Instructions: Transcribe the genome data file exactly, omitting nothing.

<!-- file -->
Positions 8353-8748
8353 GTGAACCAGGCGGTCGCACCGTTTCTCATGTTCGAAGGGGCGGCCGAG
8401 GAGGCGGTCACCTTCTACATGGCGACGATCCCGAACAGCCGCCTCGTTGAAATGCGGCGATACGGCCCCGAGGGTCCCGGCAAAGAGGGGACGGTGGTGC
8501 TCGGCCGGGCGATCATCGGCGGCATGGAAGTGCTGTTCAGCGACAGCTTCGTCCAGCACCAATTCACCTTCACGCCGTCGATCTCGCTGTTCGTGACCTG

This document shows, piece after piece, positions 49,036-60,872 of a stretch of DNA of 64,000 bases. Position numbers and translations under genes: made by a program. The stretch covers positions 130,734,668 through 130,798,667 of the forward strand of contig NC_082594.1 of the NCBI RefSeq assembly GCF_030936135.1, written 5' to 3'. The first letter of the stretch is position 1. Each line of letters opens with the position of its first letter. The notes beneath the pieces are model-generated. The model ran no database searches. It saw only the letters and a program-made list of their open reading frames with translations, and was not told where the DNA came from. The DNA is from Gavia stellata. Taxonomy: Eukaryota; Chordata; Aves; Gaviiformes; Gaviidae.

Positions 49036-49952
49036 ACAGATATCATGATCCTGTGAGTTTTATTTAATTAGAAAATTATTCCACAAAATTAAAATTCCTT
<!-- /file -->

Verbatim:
Positions 8353-8748
8353 GTGAACCAGGCGGTCGCACCGTTTCTCATGTTCGAAGGGGCGGCCGAG
8401 GAGGCGGTCACCTTCTACATGGCGACGATCCCGAACAGCCGCCTCGTTGAAATGCGGCGATACGGCCCCGAGGGTCCCGGCAAAGAGGGGACGGTGGTGC
8501 TCGGCCGGGCGATCATCGGCGGCATGGAAGTGCTGTTCAGCGACAGCTTCGTCCAGCACCAATTCACCTTCACGCCGTCGATCTCGCTGTTCGTGACCTG

This document shows, piece after piece, positions 49,036-60,872 of a stretch of DNA of 64,000 bases. Position numbers and translations under genes: made by a program. The stretch covers positions 130,734,668 through 130,798,667 of the forward strand of contig NC_082594.1 of the NCBI RefSeq assembly GCF_030936135.1, written 5' to 3'. The first letter of the stretch is position 1. Each line of letters opens with the position of its first letter. The notes beneath the pieces are model-generated. The model ran no database searches. It saw only the letters and a program-made list of their open reading frames with translations, and was not told where the DNA came from. The DNA is from Gavia stellata. Taxonomy: Eukaryota; Chordata; Aves; Gaviiformes; Gaviidae.

Positions 49036-49952
49036 ACAGATATCATGATCCTGTGAGTTTTATTTAATTAGAAAATTATTCCACAAAATTAAAATTCCTT